Terrorism stops hospital protest

TERRORISM attacks in London have today put paid to hopes of sending coachloads of save our hospital campaigners to march on Westminster.Supporters of Felixstowe's General and Bartlet hospitals had been hoping to repeat their huge protest march through the resort in Whitehall – taking their campaign into the heart of the corridors of power.

TERRORISM attacks in London have today put paid to hopes of sending coachloads of save our hospital campaigners to march on Westminster.

Supporters of Felixstowe's General and Bartlet hospitals had been hoping to repeat their huge protest march through the resort in Whitehall – taking their campaign into the heart of the corridors of power.

But plans have been dashed because large-scale demonstrations are not being encouraged with security forces on alert over possible further terrorist attacks.

Instead, campaigners in east Suffolk are getting together for a show of force for a top-level meeting with government – with just one aim.


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Supporters of all the community hospitals under threat – the General and Bartlet, and those fighting for Aldeburgh and Hartismere – want to try to persuade ministers to keep the precious units open.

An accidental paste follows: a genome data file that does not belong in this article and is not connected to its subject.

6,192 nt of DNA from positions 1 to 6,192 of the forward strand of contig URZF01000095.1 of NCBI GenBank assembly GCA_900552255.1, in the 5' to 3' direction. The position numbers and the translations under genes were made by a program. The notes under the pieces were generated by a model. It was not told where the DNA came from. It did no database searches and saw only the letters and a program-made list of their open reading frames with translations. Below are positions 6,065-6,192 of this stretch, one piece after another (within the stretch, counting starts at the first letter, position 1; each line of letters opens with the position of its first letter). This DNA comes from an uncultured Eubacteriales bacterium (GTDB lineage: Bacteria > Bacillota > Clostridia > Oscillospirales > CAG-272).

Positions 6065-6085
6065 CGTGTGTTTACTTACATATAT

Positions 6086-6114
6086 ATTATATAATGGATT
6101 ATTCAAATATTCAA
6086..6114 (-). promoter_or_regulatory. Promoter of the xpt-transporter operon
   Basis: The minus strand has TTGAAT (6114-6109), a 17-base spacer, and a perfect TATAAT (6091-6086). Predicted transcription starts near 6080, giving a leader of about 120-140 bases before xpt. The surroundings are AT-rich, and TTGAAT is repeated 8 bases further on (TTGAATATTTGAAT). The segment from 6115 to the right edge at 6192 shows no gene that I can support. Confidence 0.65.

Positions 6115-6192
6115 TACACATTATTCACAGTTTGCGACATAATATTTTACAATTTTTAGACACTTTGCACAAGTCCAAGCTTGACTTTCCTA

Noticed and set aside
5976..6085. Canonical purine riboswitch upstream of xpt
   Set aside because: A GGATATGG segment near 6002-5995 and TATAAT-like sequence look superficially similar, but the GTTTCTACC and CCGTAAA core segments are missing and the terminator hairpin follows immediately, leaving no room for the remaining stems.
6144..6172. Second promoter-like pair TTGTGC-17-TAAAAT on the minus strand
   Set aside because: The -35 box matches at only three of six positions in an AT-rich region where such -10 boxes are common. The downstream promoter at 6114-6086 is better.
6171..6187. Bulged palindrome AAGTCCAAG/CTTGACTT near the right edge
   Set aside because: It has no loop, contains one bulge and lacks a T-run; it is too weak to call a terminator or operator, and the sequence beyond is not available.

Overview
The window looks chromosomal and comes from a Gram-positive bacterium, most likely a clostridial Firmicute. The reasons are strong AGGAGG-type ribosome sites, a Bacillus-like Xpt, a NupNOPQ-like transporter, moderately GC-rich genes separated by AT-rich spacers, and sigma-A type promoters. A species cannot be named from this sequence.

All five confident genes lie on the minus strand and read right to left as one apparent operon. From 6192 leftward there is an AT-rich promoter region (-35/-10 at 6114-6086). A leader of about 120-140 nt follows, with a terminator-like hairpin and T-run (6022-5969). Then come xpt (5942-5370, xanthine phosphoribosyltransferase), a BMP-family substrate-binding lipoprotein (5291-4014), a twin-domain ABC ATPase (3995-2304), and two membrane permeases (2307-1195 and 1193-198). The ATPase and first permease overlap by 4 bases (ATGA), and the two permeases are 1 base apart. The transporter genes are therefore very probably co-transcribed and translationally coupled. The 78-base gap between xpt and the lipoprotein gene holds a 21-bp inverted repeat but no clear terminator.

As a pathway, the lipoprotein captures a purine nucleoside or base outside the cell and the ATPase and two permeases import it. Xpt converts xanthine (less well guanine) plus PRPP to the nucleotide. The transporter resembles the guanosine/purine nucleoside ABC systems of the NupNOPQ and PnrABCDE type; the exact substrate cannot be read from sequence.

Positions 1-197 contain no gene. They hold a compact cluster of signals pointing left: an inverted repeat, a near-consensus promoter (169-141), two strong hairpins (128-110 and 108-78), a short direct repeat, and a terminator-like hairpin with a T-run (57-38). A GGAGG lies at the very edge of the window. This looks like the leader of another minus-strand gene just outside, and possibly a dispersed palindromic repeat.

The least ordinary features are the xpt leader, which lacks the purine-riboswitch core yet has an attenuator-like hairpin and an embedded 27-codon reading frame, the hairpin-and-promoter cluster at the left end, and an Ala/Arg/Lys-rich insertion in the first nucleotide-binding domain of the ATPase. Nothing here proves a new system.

Consultation is now under way on proposals, which Primary Care Trusts hope will slash millions off their debts.

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Felixstowe action group member Ian Heeley said: "We are contacting the other groups which have been set up to fight for hospitals in east Suffolk and will send a four-man delegation with our MP John Gummer to meet health minister Patricia Hewitt.

"We want to put our case personally to the government and hear what they have got to say and what reasons they give for cutting services in Felixstowe and east Suffolk.

"We want to explain to them how we feel – and tell them first-hand the strength of feeling there is about these proposals."

Mr Heeley said the group had been told it could not march in Westminster at present because of the security worries.

He said: "It is a shame but it makes sense and is probably the safest course of action at this time, but it will not stop us finding other ways to make our views known."

One proposal is the closure of the Bartlet convalescent and rehabilitation unit, which would be sold for £3.44 million and turned into luxury apartments.

Less beds would be needed because people would be discharged from hospital earlier or prevented from needing hospital by being cared for in their homes by teams of travelling carers.

But the action group says both units must be kept and are vital for the different types of care they provide.

Suffolk Coastal MP John Gummer said: "We do not want the closure of the Bartlet and do not want the reduction of services and beds at Aldeburgh. Why can we have any confidence in promises made by anybody in this consultation when every promise up until now has been broken?"

n What do you think? Write to Your Letters, Evening Star, 30 Lower Brook Street, Ipswich, IP4 1An, or e-mail EveningStarLetters@eveningstar.co.uk

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